Thank you!

The Chamber is sending in

partnership with Bourbon County REDI

Greetings!

RE: Important Survey of Workforce for our Area – Your Response is Appreciated!

The Fort Scott Area Chamber of Commerce is supporting Bourbon County REDI (Regional Economic Development, Inc.) on an important survey of workforce for our area.  This survey is looking for your input on the availability, education and training levels of your workforce and difficulties in hiring. It also asks some questions related to housing, as it impacts workforce attraction and retention.

 

This survey only needs to be completed by one PRIMARY contact for each business/organization. As such, I hope you will take about 15 minutes to answer this important survey.

If you are not the right person to address these questions, please forward to the person within your organization who can respond.

 

You will find the survey here:

https://www.surveymonkey.com/r/BourbonBusinessSurvey

 

Again, your input is very critical to insuring REDI and the Chamber have a good view of the current and future workforce needs.  Please take the survey today.

Thank you!

Lindsay Madison

President & CEO

Fort Scott Area Chamber of Commerce

IF YOU HAVE ALREADY COMPLETED THE SURVEY,

WE THANK YOU FOR YOUR RESPONSE

& PARTICIPATION!

Thank you to our Chamber Champions listed below.

Chamber Champions Logo Image 2022 - Ledger Size.png

Labor/Housing and Retail Studies To Be Conducted By Bourbon County Eco Devo

Robert Harrington. Submitted photo.

There is a shortage of workers and also quality housing in the county.

The Bourbon County Regional Economic Development Inc. (REDI) organization is working to address that problem.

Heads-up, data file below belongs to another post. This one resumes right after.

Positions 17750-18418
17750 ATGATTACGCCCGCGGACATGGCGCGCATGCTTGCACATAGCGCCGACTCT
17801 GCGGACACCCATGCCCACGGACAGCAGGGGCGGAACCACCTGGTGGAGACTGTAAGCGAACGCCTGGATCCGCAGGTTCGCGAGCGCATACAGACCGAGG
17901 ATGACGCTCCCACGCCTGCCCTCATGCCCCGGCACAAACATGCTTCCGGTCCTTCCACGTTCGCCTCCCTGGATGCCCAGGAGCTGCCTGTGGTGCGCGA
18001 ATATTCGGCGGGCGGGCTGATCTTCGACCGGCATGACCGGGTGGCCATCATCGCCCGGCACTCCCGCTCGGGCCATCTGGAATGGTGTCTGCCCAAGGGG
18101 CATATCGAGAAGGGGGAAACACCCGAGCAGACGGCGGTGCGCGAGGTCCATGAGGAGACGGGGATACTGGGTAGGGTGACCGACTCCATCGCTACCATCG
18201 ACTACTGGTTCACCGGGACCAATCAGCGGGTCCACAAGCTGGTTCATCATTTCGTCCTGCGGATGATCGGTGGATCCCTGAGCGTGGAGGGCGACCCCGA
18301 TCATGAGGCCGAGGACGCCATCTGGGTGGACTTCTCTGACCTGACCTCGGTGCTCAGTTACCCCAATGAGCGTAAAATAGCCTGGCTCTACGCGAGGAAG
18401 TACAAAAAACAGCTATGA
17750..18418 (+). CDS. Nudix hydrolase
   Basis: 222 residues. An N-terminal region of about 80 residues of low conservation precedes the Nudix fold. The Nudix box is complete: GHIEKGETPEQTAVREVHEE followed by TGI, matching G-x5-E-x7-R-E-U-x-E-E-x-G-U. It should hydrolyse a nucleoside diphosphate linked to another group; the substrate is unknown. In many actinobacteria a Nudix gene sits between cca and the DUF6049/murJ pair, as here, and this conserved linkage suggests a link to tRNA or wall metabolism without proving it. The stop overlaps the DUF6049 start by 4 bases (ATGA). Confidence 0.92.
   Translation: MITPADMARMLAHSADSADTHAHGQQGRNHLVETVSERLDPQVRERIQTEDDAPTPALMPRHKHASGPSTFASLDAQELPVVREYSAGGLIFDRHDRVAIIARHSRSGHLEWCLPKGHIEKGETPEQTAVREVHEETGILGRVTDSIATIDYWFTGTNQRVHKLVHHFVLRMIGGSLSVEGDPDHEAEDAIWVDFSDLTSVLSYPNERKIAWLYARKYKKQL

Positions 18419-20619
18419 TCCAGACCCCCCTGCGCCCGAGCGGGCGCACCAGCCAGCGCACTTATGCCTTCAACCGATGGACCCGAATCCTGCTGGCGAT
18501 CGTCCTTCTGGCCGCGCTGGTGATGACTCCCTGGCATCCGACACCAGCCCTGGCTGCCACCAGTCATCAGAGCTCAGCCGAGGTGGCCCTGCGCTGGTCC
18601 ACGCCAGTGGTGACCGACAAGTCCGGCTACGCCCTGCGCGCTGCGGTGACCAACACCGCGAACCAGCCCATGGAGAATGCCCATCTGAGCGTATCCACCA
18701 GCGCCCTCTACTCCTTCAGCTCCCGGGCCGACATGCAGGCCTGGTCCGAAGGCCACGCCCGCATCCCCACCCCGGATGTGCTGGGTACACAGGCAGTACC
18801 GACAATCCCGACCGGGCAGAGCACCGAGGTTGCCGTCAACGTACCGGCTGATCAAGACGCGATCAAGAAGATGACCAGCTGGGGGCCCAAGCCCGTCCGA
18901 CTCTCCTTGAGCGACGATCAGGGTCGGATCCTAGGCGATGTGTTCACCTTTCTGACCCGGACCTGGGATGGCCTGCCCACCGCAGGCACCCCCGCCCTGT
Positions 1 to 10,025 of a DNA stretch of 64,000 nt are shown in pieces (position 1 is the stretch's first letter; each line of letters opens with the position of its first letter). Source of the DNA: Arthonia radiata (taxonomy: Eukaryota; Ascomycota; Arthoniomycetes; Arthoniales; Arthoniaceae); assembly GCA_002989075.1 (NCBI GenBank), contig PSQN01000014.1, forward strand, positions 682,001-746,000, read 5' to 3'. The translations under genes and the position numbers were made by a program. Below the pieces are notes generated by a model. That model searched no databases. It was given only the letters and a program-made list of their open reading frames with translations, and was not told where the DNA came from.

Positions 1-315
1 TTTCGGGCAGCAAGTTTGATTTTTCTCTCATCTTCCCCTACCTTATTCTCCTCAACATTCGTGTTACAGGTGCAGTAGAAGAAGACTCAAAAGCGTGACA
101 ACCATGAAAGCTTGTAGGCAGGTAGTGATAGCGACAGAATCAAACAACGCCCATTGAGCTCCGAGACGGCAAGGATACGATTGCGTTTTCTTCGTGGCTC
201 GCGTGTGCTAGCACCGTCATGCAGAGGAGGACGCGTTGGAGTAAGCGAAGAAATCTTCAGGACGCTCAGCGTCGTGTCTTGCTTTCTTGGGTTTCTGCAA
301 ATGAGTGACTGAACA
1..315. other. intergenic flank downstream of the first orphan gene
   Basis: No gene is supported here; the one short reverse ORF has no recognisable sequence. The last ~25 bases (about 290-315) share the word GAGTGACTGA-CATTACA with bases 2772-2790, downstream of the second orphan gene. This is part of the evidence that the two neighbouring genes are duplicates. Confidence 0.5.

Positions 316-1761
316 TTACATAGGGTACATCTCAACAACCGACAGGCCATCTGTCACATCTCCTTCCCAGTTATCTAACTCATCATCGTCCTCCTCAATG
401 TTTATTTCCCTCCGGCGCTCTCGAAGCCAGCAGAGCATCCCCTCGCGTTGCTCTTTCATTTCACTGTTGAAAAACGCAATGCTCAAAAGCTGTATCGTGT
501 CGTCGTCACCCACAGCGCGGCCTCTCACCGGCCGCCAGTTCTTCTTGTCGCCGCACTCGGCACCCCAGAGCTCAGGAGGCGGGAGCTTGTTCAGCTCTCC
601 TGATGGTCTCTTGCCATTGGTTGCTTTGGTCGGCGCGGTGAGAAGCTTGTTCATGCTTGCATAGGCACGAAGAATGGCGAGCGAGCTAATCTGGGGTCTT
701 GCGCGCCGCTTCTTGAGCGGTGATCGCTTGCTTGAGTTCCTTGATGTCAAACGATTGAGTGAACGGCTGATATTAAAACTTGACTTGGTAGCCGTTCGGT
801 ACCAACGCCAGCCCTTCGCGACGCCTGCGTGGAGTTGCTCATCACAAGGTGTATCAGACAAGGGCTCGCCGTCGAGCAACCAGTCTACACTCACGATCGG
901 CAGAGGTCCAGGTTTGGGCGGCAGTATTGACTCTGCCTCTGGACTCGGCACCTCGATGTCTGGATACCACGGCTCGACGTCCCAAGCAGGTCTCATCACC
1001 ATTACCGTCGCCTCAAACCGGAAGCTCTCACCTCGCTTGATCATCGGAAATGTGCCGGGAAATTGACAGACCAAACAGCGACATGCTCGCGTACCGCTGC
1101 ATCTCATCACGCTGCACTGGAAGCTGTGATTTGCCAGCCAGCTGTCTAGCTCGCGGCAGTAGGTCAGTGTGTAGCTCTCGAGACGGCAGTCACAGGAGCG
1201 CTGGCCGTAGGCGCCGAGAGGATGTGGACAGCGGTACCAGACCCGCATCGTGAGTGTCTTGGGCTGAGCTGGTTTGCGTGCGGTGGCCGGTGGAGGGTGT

The Landmark  National Bank houses the office of Bourbon County Regional Economic Development Inc. It is located at 200 S. Main, Fort Scott.
“We are conducting a labor and housing study that will be used to help create programs that will allow REDI to help our current employers and the communities within Bourbon County to attract people,” Robert Harrington, director of REDI said.
“We know that there is a shortage of workers and quality housing within our county,” he said. “We are hopeful that after these reports are published we will get a lot of information that we can use to help find solutions for both issues.”
Looking for Retailers That are Needed
REDI is also facilitating a retail survey at the same time.
 “We will use (this study) to help give us an idea of what new retailers the citizens of Bourbon County would like to see and the information we would need to attract such retailers,” he said.
The retail survey can be viewed at:
REDI Consultants Conduct Interviews, Send Surveys
REDI recently hired Goldstone Consulting, Moberly, Missouri,  and O’Brian and Associates, Joplin, Missouri, who will be conducting the interviews and putting together the studies after they accumulate all of the information, he said.

“They will also be giving the REDI Board a strategic plan based on the data we receive,” he said REDI is paying for the study

“The consultants that we hired will be conducting interviews with several of our business owners in the upcoming months as well as surveys being sent out to Chamber members and citizens across the county,” Harrington said.
“We are also hopeful that we will be able to send these same surveys out to students in the two high schools and the community college so that we can get a perspective of our younger generation on their needs and wants as well as hopefully entice them to stay and live and work here at home,” he said.
“The studies are being paid for by Bourbon County REDI and the results will be given to my board of directors by August of this year,” he said.